I have been thinking about the “itness” of “it.” What is meant by the proliferating “its” now in circulation? Is my “it” the same as your “it”? What happens when my “it” meets your “it”? Can we believe that your better “it” also betters my “it”?
My “it” might interrupt your “it,” disrupt your “it,” displace your “it.” There is no guarantee that my better “it” will better your “it.” And, in fact, given the way “it” has been mapped in terms of race, class, and gender, “better” is unevenly distributed. My “better it” might depend on your “worse it.”
We have to be very deliberate about how we define “better” and “it.” “Better” cannot be about individual survival, though it has to be. “Better” has to be collective. We need to balance defining “better” by being as precise as possible, while leaving open possibilities that we can’t yet envision.
The many videos around this project are best understood as weaving together possibilities, not as offering singular life paths. We have to emphasize that “better” is about multiple trajectories. And that the weaving can be shaped or sculpted, directed in particular ways, driven toward particular destinations—legislative and institutional.
To ask how my “better it” can “better” your “it” requires extending the care and generosity of the many video-makers and supporters in unexpected ways.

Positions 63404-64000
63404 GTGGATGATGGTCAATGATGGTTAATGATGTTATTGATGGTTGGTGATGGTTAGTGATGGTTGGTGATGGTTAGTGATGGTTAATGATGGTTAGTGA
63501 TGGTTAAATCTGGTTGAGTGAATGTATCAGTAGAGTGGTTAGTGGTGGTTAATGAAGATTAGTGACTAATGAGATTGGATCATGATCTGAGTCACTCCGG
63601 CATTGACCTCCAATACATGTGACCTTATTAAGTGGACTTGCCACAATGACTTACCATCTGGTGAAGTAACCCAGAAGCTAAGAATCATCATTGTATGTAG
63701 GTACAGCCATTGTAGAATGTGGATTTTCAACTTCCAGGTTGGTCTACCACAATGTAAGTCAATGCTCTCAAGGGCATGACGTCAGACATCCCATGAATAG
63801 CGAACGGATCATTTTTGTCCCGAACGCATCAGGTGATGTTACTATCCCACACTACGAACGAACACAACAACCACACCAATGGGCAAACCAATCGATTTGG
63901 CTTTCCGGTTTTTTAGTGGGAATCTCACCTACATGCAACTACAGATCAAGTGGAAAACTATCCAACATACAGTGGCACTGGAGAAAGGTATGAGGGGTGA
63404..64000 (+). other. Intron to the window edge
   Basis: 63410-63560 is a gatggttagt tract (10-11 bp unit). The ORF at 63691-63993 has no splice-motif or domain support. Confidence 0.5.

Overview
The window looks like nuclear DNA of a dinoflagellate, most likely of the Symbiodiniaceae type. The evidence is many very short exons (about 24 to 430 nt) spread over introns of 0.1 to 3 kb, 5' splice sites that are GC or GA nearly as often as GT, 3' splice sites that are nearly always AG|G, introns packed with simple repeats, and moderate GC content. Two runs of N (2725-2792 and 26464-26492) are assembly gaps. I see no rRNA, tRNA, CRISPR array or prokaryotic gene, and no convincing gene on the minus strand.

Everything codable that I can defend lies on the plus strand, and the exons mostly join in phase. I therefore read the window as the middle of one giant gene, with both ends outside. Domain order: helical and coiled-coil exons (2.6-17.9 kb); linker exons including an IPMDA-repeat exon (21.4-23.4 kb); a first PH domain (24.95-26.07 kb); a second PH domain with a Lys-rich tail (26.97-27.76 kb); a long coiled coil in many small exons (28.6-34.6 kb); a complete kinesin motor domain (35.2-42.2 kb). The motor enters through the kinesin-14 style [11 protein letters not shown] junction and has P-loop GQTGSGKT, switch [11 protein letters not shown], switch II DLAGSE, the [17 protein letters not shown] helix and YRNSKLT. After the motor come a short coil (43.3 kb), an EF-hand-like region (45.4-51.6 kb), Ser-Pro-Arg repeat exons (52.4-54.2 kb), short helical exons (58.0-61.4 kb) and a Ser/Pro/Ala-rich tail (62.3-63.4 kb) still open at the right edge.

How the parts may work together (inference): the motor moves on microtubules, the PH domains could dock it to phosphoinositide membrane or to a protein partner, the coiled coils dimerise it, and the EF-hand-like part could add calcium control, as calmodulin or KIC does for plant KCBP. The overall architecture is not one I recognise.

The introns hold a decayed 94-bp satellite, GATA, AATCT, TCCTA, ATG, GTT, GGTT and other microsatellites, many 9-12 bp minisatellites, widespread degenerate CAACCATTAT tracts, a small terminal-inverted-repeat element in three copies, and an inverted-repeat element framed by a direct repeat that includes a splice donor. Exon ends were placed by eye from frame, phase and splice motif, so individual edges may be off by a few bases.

It might require that I lose elements of my “better it” to enable your “better it.” “It” might require that you understand how your “better” depends on robbing mine. “It” might also require that you understand how your “better it” can “better” my “it.” Here, one can use the word “empower.”
A “better it” cannot simply be about cessation, though that’s very important. And we must make “it” more than about survival, though that’s also very important. Even in what feels like the interminable of a terrible now.
And, here, I might be registering the distinction between the privatized notion of “better” advanced by Savage and the public one issued by Hillary Clinton. His message says “it” gets better; hers, you can make the world better. I want to hold on to the promise of Hillary’s message, to see the “better” as a world-making and re-making venture.